Texas A&M’s claims to running the Texas football landscape gave rise thanks to its 11-win 2012. With Kevin Sumlin brining the explosive offense that made Houston successfully in his time there, the Aggies turned the SEC on its head.

Johnny Manziel became the first freshman to win the Heisman, and arguably the biggest individual star college football has ever seen. Manziel’s notoriety, combined with the exposure and revenue of the SEC, helped improve A&M facilities and give the Aggies more of a national presence.

Baylor took a step back without its Heisman winner, but Briles continued to demonstrate his offensive acumen in a season that finished much stronger than it started with wins over ranked opponents Kansas State and UCLA. The defeat of K-State effectively kept the Wildcats out of the BCS Championship Game.

TCU took lumps in its Big 12 debut, but the Horned Frogs beat Texas on Thanksgiving night — a win that helped the program put its stamp on its new home right away and kept the Longhorns out of the Big 12 title conversation. Still, with its first Top 25 finish since 2009, Texas looked headed in the right direction.


Baylor 11-2 (8-1 Big 12) 1-2 Lost Fiesta Bowl, 52-42 vs. UCF 13/13
TCU 4-8 (2-7 Big 12) 0-4 None N/A
Texas 8-5 (2-6 Big 12) 1-3 Lost Alamo Bowl, 30-7 vs. Oregon N/A
Texas A&M 9-4 (4-4 SEC) 1-4 Won Chick-Fil-A Bowl vs. Duke, 52-48 18/18

Baylor claimed its first Big 12 championship in 2013, but a late-season loss to Oklahoma State and Fiesta Bowl no-show against UCF soured an otherwise landmark season for Briles and the Bears. Still, Baylor heading into the week before Thanksgiving in contention for a BCS Championship Game berth showed just how much the Texas football scene was turned on its head from the previous — oh, 100 years or so.

Otherwise, 2013 was not exactly a banner year. TCU regressed considerably in its second year of Big 12 membership, while Texas’ unfulfilled promise resulted in the ouster of Mack Brown. Brown attempted to reshuffle things early in the season, firing defensive coordinator Manny Diaz after a disastrous showing against BYU, but it was too-little, too-late by that juncture.

Manziel returned to the Heisman Trophy ceremony in 2013, though his invitation arguably could have gone to teammate Mike Evans, instead. Regardless, Manziel was again one of college football’s most exciting quarterbacks — at least, until a late-season injury slowed him and the Aggies.

Porous defense and a hurt Manziel brought A&M back down to Earth after their incredible 2012, though a big comeback in the Chick-Fil-A Bowl was a fitting send-off to the Man Who Rebuilt Kyle Field.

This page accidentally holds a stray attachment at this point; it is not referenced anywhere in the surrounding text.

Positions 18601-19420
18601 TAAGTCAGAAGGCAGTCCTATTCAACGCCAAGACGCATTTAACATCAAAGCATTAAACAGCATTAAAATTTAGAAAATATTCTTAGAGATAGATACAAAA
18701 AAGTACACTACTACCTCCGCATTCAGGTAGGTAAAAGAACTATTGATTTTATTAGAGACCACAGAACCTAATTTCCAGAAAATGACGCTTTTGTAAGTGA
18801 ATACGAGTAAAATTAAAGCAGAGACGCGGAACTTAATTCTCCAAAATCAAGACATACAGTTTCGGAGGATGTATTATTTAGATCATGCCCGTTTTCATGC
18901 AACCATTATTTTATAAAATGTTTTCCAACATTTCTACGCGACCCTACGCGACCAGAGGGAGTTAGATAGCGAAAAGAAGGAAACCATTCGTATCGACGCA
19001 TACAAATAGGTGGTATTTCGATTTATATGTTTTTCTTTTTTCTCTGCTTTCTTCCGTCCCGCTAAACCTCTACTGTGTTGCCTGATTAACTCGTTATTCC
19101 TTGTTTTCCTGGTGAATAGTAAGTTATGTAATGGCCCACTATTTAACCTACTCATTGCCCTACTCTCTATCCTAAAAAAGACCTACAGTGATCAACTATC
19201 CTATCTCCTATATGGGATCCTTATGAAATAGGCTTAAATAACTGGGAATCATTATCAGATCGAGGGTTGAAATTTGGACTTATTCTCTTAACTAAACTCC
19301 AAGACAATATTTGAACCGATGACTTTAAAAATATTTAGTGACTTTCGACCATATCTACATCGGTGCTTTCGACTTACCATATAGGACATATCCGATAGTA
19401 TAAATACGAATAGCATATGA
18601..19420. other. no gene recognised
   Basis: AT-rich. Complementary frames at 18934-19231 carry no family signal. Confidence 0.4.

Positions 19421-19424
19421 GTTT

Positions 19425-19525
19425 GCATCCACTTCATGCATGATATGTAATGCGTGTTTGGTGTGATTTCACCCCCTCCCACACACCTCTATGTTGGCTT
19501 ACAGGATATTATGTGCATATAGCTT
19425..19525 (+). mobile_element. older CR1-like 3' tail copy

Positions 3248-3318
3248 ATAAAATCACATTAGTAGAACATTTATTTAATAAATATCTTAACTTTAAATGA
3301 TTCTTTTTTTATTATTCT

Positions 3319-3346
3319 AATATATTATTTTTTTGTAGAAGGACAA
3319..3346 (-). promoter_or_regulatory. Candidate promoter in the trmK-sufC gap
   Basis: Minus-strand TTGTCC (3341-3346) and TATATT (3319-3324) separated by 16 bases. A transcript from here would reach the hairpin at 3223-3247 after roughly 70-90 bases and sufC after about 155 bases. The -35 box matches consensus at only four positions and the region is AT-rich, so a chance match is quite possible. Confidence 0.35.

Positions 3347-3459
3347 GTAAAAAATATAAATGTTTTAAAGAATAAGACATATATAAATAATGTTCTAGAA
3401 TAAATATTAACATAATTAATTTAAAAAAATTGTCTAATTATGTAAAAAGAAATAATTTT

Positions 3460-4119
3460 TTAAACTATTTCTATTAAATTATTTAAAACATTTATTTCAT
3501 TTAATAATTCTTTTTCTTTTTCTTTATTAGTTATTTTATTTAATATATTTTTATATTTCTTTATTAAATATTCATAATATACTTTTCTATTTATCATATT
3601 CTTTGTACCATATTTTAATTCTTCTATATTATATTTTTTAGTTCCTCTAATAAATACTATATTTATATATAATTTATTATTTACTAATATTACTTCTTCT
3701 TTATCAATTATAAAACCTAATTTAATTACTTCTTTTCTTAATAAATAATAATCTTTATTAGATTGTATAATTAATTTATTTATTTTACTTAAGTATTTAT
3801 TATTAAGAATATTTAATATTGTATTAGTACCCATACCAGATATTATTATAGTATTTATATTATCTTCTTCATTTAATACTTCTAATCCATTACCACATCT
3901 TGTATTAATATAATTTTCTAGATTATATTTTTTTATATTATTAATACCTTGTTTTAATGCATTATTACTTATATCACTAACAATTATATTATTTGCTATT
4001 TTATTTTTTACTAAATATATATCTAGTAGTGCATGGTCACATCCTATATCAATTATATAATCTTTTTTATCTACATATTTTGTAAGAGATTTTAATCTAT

Baylor 11-2 (8-1 Big 12) 2-1 Lost Cotton Bowl, 42-41 vs. Michigan State 7/8
TCU 12-1 (8-1 Big 12) 2-1 Won Peach Bowl, 42-3 vs. Ole Miss 3/3
Texas 6-7 (5-4 Big 12) 0-4 Lost Texas Bowl, 31-7 vs. Arkansas N/A
Texas A&M 8-5 (3-5 SEC) 0-4 Won Liberty Bowl, 45-37 vs. West Virginia N/A

Baylor and TCU split the Big 12 championship, though Baylor’s head-to-head victory in an instant classic effectively means Art Briles claimed his second consecutive title. Quite an accomplishment for a head coach who, upon his arrival from Houston, was seen as entering a no-win situation.

Baylor’s on-field success is translating into recruiting wins, as well. The Bears are built to win for years to come, including this coming. Baylor is a preseason pick of the Associated Press to play in the College Football Playoff.

Of course, the Bears must hold off TCU. Last year’s 12-1 finish was a new, high watermark in the program’s long build. Gary Patterson long ago established himself as one of college football’s finest coaches, but last year’s total offensive transformation under offensive coordinator Doug Meacham and instantaneous acclimation to the Big 12 truly cemented Patterson’s place on the national scene.

Texas A&M’s trajectory in the SEC has been somewhat the opposite of that of TCU in the Big 12, with the Aggies slipping each season since joining. And yet, A&M remains more success than rival Texas, which has to tickle those in College Station.

Charlie Strong’s defensive chops were evident in his first year at Texas, so the Longhorns at least have a foundation on which to build.

Texas may be the least successful overall of the state’s top four programs in the last half-decade, but the Longhorn name brand guarantees it’s only a matter of time before Texas football flourishes once more.

Does Burnt Orange still run the state? Or is it A&M, with Texas’ sole SEC presence? Baylor and TCU may be new to this whole dominance thing, but there’s no denying that the Bears and Horned Frogs have the most collective success of recent years with TCU boasting three conference titles, two Top 5 finishes and wins in the Peach and Rose Bowls; and Baylor owning two Big 12 championships.